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Cook Children's provides a complete network of care to children across the state of Texas.
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Looking for a pediatric specialty clinic? Cook Children's has more than 60 locations across North Texas, because even when your child's diagnosis is complicated, finding the right care should be simple.
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Neurofibromatosis (NF) is a neurocutaneous syndrome that can affect many parts of the body, including the brain, spinal cord, nerves, skin, and other body systems. Neurofibromatosis can cause growth of non-cancerous tumors on nerve tissue, producing skin and bone abnormalities.
Effects of neurofibromatosis vary widely – some children live almost unaffected by it; rarely, others can be severely disabled.
There's no specific cure for neurofibromatosis, but tumors usually can be removed and complications treated. Because learning disabilities occur in about half the children with neurofibromatosis, some might need extra help in the classroom.
Our neurofibromatosis clinic is open to any child 0-18 years of age with previously diagnosed neurofibromatosis.
There are two types of neurofibromatosis, NF1 and NF2. Tests like magnetic resonance imaging (MRI) and X-rays may be used to screen for tumors or evidence of skeletal problems typically seen in NF1. A child's head circumference will be measured, as kids with symptoms of NF1 can have a circumference that's larger than normal for their age. Blood pressure will be monitored and doctors also take a detailed personal history, looking for signs of learning difficulties.
To diagnose NF2, doctors will check for any evidence of hearing loss. They'll order audiometry (hearing tests) as well as imaging tests to look for tumors in the nerves of the ears, spinal cord, or brain. They'll also determine if there's a family history of NF2.
Of the two types of neurofibromatosis – NF1 and NF2 – NF1 is more common, occurring in 1 of every 2,500-3,000 births and affecting an estimated 100,000 Americans. It is also known as von Recklinghausen disease.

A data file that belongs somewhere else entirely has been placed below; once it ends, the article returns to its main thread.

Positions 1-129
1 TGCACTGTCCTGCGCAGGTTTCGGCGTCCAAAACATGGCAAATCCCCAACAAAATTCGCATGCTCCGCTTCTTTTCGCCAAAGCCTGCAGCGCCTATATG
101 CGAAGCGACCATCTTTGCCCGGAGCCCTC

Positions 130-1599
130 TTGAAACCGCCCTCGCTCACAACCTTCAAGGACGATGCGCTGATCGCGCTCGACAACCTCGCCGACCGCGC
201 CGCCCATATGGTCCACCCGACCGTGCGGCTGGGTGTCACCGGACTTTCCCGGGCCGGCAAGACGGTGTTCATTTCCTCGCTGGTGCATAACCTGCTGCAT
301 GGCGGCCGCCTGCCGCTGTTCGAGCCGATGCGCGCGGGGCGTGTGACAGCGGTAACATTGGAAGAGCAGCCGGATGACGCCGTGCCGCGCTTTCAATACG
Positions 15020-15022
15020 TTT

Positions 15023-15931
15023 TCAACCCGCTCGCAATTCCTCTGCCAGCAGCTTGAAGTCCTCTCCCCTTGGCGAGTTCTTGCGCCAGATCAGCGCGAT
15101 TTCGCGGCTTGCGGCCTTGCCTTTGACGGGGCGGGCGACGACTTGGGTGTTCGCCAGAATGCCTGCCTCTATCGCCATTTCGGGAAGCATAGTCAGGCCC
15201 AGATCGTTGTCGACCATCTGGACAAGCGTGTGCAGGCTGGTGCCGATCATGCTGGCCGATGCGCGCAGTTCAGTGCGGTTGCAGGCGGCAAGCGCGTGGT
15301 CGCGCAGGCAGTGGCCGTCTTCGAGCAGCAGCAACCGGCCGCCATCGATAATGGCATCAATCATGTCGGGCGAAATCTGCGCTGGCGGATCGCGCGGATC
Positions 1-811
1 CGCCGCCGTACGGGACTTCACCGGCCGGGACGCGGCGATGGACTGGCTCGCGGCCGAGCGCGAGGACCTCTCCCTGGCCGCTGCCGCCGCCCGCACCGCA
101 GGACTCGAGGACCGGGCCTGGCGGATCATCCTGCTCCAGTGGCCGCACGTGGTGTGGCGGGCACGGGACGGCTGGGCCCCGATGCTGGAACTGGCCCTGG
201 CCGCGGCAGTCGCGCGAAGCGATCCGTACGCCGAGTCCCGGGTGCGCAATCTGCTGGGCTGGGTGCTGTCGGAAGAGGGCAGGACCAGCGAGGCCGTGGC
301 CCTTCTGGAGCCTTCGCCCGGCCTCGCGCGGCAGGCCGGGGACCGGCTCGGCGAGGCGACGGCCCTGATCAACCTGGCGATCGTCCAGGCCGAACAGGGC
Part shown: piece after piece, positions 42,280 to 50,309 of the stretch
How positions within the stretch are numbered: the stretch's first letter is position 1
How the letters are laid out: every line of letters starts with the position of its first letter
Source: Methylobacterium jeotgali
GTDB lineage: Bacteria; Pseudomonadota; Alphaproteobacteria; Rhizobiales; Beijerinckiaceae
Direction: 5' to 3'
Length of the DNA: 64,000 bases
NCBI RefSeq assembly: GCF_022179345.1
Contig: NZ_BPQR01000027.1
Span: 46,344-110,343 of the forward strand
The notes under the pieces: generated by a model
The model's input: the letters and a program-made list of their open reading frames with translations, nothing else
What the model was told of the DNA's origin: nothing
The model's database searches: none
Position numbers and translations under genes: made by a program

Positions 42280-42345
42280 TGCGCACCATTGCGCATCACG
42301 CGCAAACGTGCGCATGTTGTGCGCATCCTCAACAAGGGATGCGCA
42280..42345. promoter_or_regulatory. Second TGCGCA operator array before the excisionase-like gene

NF2 is characterized by the presence of bilateral acoustic neurofibroma-like tumors and is rarer, seen in 1 in 25,000 births. People with NF2 usually develop benign tumors on the nerves in their ears, causing hearing loss, eventual deafness, and problems with balance.
Treatment for NF1 includes:
Rarely, neurofibromatosis can become cancerous (3%-5% of cases). In these occurrences, surgery, chemotherapy, or radiation therapy may be necessary.
Because neurofibromatosis can involve different parts of the body, your child's team will likely include specialties from across the Cook Children's system, which may include, but isn't limited to:
Neurofibromatosis clinic patients are typically seen yearly, but some individuals may be seen more often depending on their needs. Neurofibromatosis clinic patients are generally referred to our clinic by one of the specialists listed above and will be scheduled in our comprehensive clinic once a Neurofibromatosis diagnosis is confirmed.
If your child has been diagnosed, you probably have lots of questions. We can help. If you would like to schedule an appointment, refer a patient or speak to our staff, please call our offices at 682-885-2500.